Addicted To Vinyl Musical thoughts from the open road, with headphones on

30Apr/0925

Make Me A Mix Tape

cassettelabel1.jpg

Okay, I'm actually not looking for a mix tape...but how about a mix CD?

I've got an idea for a fun supremely interactive new feature that involves each and everyone of you reading this right now. I'll tell you about it in a second, but first I want to share a story or two with you.

Growing up, I always loved making mix tapes of my favorite songs. I wish I still had some of them, because some of them were really cool. But cassette tapes and I didn't have the best relationship going. I would lose the case for the cassette first, and not too long after that, I would lose the actual cassette. Sometimes I would find the cassette months later, buried under the seat of my car, but often times, they were gone forever.

I'm not sure why I made my first mix tape - living in the sticks of New Mexico, there was no internet to let you know how much fun it was to make a mix tape. The friends that I had weren't really the mix tape making types. I suppose that I was probably in a record store at some point, saw blank cassettes, and got the idea to put a bunch of my favorite songs on them. That was apparently some real forward thinking on my part.

A couple of years later, I was visiting my aunt and uncle, and found out that they had a younger friend named Charlie Detweiler (99% sure that was his name) that would send them the occasional mix tape of new music that he thought that they should hear. My uncle gave me a particular tape that he had just gotten from Charlie, and said that he thought I would really appreciate Charlie's taste in music.

It was on this tape that I heard Run DMC for the first time, with "You Be Illin'."

From that point, I've always loved to hear other people's mix tapes.

When I was working at the radio station, I began to make an entirely new kind of mix tape. With access to a full production studio, I could go in there with a stack of CDs from the control room, and because there were two CD players in the production room, I could segue the songs together without having to pause to change CDs.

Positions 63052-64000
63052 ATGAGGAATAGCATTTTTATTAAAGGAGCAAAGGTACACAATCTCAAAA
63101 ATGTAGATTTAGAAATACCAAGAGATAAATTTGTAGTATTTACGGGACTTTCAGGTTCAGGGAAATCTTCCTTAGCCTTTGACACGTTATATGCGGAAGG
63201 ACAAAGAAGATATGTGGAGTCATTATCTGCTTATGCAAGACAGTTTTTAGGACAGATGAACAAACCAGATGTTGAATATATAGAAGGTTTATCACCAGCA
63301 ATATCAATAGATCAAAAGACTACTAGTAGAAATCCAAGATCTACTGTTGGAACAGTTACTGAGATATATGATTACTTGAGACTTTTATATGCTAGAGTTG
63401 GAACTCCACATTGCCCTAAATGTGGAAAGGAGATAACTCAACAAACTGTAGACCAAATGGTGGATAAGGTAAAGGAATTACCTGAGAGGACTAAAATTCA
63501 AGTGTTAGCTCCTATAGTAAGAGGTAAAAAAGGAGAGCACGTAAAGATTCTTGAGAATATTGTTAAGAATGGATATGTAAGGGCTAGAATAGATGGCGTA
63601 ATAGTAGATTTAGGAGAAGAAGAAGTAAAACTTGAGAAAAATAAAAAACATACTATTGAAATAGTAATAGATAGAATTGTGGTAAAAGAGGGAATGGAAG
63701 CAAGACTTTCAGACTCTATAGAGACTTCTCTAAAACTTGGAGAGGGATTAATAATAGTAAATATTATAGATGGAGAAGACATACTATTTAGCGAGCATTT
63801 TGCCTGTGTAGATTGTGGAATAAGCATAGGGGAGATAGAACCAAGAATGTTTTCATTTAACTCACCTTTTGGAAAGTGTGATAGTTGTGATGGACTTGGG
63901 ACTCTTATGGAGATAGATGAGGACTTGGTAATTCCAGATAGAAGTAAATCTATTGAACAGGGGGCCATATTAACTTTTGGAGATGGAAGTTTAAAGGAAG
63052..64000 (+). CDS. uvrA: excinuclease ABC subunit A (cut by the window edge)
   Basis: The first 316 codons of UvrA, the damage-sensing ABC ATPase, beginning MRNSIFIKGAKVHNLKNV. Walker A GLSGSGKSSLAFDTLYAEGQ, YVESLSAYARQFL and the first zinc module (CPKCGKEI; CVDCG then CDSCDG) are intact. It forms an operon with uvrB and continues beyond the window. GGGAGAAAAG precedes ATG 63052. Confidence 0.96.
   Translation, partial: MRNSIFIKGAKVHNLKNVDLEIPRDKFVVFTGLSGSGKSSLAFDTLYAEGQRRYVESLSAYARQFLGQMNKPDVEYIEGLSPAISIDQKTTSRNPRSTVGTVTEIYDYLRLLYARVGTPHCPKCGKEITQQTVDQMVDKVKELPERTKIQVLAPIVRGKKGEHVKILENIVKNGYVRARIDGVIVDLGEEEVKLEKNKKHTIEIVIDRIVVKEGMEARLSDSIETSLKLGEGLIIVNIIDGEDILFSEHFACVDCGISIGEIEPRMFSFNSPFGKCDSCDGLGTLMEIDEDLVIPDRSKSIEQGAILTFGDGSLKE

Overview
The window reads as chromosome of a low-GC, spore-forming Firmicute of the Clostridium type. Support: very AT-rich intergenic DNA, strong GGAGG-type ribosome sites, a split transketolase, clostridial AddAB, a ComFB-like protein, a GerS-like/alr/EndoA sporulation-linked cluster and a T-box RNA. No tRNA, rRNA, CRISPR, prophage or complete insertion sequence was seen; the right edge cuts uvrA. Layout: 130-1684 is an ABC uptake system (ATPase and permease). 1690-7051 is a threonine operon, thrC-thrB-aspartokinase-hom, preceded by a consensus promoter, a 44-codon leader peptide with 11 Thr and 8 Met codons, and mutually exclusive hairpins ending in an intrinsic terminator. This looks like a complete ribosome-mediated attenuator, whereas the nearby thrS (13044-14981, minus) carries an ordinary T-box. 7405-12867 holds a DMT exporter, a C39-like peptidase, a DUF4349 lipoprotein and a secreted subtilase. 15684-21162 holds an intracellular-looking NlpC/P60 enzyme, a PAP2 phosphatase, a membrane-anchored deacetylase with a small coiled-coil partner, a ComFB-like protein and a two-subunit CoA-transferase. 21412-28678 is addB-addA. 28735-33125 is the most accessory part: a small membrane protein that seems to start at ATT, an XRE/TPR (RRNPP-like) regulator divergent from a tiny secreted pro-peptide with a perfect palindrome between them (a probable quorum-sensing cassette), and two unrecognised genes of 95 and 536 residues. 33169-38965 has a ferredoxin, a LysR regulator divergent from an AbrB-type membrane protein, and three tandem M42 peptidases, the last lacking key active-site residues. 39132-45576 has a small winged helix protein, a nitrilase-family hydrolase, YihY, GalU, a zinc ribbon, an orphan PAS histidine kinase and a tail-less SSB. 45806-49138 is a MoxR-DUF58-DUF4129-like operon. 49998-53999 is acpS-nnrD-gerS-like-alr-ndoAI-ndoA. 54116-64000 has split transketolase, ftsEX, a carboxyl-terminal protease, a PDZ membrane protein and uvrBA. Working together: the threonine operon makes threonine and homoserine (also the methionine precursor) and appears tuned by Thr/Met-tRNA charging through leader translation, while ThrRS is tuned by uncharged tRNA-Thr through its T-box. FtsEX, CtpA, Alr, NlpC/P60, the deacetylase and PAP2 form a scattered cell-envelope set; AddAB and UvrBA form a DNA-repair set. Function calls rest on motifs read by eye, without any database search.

This opened up a whole new door in my mix tape loving world, and also had an interesting twist: Since I was mixing live directly to tape, I was completely committed - there was no turning back if I suddenly decided that I wanted to have a different song than the one I had just put down on tape. There was no rewinding to make that swap, which added a certain level of excitement to the process. Once the tape was completed, I would pop it out of the recorder, put the CDs back in the studio, and head to the car to give it a listen to see if it held up. For the tapes that really hit it, it was a big victory - the feeling that "man, I can really make a helluva good mix tape."

Although I swear that I never said the above sentence out loud, because that would be really lame!

Mix tapes were therapeutic too - If I was bumming out about life or a particular relationship at that moment, I would head into that same production studio to make my mix of appropriately bummed-out music. Often, I didn't even listen to these tapes after I made them - it was good enough therapy to submerge myself in tunes for those 90 minutes, while trying to work past the current feelings that were bringing me down.

A curious way to cheer one's self up? Perhaps.

And then there were the collaborative mix tapes: My friend Spoony and I worked at the radio station together, and he was one of the first people to really reach out and make me feel welcome as the new guy at the radio station. We shared a love for Aerosmith, Motley Crue, and all of the various bands that you would term as "hair bands." Since the radio station had gone "alternative" at this point, all of the mainstream rock titles were shelved in a closet outside of the control room. Spoony had a key for that closet, and on a particular night when both of us had been working late at the radio station, we would grab a stack of the most rockin' tunes that we could compile and set our aim to make the most bitchin' tapes that anyone had ever heard.

That was the 90s, and man it was fun - so many great mixes, and so many great memories attached to them.

So here is where you fit in:

I want you to make me a mix CD. I want to hear the tunes that you are into, new or old. And I want to feature your mix on this site!

You can mail your CD to the following address:

Addicted to Vinyl
P.O. Box 771685
Lakewood, OH 44107

Include track listing, song notes (if you want to) and any particular notes that you want to share about the mix. For the real mix tape feel, feel free to hand write your song titles, draw artistic drawings on the "label," etc - I can scan them in using my handy dandy color scanner. Go nuts!